I do not, I think, have to speculate about what Connolly’s attitude would have been to any royal visit.

In fact my point above was echoed today by Gilmore himself where, at a joint briefing with Britain’s Foreign Secretary William Hague, Gilmore told us that it was really (more or less) all about trade. This is how BBC reporter Mark Devenport quotes him:

“Eamon Gilmore went so far as to suggest that the visit will put not just the history of the troubles in the past, but show Ireland was moving on from its "recent economic history" and rebuilding its reputation.”

See -

Of course it would be churlish not to acknowledge the historical significance of an English queen laying a wreath at the Garden of Remembrance here in Dublin – a garden that commemorates our heroes of 1916, but the fact is that by engaging with the IRA and its political wing from the mid 1980s onwards, both the British government (and subsequently a large section of unionism it must be said) has already made a much more symbolic and history changing gesture - the effective recognition that the Provisional IRA's cause was legitimate and that it effectively represented Nationalists and Catholics in the Six Counties of Ulster that is under British jurisdiction. Even today, I have to pinch myself at seeing Peter Robinson standing next to the former head of the IRA Martin McGuinness.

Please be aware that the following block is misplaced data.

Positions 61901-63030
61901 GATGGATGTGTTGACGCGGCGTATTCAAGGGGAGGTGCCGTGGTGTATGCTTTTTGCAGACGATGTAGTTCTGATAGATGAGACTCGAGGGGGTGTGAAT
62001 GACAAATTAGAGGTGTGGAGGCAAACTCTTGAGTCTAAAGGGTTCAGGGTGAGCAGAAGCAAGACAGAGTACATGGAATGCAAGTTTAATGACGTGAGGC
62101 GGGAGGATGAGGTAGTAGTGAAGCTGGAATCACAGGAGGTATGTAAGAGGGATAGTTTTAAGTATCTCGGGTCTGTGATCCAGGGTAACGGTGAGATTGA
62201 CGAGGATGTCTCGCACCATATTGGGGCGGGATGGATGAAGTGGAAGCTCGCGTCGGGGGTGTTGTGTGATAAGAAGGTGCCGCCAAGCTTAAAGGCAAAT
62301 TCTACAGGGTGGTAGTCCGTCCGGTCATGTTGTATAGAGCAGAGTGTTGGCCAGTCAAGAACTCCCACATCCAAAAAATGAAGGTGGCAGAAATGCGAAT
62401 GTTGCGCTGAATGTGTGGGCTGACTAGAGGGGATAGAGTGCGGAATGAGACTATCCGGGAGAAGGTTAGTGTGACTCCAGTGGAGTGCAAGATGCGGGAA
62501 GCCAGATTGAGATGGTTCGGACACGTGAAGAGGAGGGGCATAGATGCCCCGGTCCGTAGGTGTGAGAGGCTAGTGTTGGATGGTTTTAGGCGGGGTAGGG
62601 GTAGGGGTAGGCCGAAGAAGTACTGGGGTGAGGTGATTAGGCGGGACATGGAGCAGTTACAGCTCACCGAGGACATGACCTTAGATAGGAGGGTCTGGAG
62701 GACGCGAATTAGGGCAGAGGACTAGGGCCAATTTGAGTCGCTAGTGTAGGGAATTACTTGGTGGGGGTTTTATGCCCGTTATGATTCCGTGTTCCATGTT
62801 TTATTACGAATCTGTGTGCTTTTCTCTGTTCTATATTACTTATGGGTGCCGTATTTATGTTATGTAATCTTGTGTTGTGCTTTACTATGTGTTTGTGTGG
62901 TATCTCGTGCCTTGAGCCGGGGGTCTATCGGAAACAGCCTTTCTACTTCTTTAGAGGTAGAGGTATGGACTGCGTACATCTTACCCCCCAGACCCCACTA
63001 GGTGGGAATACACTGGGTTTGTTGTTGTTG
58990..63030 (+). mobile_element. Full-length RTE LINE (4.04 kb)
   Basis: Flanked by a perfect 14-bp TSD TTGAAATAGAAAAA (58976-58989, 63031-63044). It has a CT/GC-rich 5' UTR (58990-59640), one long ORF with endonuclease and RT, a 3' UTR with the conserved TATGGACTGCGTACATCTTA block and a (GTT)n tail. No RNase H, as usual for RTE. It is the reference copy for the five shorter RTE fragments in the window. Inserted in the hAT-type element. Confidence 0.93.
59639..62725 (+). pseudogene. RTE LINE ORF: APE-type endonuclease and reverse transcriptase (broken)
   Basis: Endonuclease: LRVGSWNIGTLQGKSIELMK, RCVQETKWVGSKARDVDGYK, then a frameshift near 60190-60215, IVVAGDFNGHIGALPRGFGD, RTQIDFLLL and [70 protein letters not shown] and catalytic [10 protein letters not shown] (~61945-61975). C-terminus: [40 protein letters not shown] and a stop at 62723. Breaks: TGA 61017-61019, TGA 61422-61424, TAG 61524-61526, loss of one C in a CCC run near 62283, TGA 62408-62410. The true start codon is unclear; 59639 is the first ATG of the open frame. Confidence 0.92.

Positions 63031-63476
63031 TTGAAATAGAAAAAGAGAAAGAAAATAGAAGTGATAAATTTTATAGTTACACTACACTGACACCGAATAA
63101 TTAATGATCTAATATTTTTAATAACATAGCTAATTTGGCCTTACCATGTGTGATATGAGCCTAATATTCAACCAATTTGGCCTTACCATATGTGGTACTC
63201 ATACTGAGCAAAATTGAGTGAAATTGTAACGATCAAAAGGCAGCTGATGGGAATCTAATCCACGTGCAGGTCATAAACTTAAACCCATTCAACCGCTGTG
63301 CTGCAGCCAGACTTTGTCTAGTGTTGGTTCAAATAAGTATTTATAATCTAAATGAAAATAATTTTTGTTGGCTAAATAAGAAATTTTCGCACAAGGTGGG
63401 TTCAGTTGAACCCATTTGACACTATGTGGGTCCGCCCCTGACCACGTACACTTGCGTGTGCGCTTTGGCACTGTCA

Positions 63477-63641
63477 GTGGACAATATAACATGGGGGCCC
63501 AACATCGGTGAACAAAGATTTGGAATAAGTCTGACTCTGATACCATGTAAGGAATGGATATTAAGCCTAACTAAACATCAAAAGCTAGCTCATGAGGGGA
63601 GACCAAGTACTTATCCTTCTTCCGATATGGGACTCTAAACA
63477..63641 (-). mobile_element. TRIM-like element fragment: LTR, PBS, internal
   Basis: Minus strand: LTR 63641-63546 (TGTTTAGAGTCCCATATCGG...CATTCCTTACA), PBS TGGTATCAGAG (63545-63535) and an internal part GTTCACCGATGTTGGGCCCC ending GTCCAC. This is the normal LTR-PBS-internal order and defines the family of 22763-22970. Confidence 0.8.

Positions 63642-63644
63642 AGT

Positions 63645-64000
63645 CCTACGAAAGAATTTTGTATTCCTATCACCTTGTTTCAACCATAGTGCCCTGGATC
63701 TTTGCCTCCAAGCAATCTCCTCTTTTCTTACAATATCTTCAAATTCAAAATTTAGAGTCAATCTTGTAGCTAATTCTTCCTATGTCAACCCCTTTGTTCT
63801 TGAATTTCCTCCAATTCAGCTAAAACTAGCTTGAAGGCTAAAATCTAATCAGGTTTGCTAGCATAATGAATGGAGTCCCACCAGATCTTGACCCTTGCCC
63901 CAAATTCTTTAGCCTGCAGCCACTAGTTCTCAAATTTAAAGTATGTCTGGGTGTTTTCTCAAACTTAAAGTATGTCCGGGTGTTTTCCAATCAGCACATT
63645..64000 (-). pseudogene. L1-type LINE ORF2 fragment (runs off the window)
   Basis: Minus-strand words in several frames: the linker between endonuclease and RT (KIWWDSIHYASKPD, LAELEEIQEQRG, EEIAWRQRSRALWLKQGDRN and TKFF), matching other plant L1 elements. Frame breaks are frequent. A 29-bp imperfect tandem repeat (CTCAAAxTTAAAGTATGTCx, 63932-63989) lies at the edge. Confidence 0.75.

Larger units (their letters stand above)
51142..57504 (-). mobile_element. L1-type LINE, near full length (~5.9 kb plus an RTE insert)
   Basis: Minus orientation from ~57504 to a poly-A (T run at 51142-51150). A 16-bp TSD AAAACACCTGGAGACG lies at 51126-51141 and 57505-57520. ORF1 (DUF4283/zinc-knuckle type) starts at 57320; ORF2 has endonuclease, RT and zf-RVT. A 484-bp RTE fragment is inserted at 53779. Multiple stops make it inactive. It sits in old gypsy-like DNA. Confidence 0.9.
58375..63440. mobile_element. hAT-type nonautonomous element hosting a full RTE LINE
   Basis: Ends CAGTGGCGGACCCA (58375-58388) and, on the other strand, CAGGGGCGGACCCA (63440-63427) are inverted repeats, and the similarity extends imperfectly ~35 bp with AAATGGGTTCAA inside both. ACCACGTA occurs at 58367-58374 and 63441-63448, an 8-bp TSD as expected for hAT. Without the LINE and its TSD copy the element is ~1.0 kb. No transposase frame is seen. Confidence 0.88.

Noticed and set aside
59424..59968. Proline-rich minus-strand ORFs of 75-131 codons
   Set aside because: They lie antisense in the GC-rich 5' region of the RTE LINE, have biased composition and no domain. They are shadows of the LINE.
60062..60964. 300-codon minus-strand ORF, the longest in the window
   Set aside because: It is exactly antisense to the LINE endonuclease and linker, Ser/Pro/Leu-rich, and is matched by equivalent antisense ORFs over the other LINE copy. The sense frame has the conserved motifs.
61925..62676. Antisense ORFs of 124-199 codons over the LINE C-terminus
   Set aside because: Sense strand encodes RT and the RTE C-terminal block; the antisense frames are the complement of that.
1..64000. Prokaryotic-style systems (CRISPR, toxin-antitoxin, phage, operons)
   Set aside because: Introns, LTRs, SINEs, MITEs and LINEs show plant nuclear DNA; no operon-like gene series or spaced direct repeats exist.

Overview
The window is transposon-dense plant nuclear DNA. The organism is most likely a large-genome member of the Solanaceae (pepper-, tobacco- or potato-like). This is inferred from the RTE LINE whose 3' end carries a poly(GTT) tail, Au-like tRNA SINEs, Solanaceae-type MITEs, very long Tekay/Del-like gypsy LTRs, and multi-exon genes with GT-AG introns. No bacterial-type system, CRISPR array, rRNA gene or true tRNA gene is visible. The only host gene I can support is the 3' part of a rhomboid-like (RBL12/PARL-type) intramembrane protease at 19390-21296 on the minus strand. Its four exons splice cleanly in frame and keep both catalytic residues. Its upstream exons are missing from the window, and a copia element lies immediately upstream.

No. The English Queen's visit is all about the Southern Irish bourgeoisie.

To conclude, (putting my aside my journalist hat for a moment and speaking as a republican socialist), I think Sinn Féin has handled the issue of "The Visit” very well. The party made a tactical mistake in not organising a demonstration against the militant loyalist Friends of Ulster organisation when it marched through Dublin some years ago. Thus handing the initiative to dissident republicans. This time round, its TDs have raised effective questions in the Dáil and elsewhere, and have aligned this to a willingness to stage imaginative (and inclusive) street protests. It is not just themselves alone.

The ability and readiness to use all democratic platforms including street protests and civil disobedience (and I'm not talking about pointless and alienating attacks on the Garda Síochána - a fly trap for Dublin's lumpen element) is a key litmus test for Sinn Féin if it really is going to take on the mantle of the main party of the left now that Labour has jumped wholesale into bed with our version of the Christian Democrats - Fine Gael.

One other thing that, it goes without saying, has not been mentioned by all those pyjama journalist this week is The Famine. This week is famine memorial week and (again to its credit) Sinn Féin is holding a vigil this evening at the Famine memorial site near the Customs House here in Dublin.

There never was and never will be a justification for famine in this world of obese splendour and the disgusting hoarding of wealth. We have to get serious about wealth redistribution on a world scale. Now that is something to get angry about.

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Title: Forget the Queen of England and remember the Famine
Date posted: 17 May '11 - 21:20
Filed under: General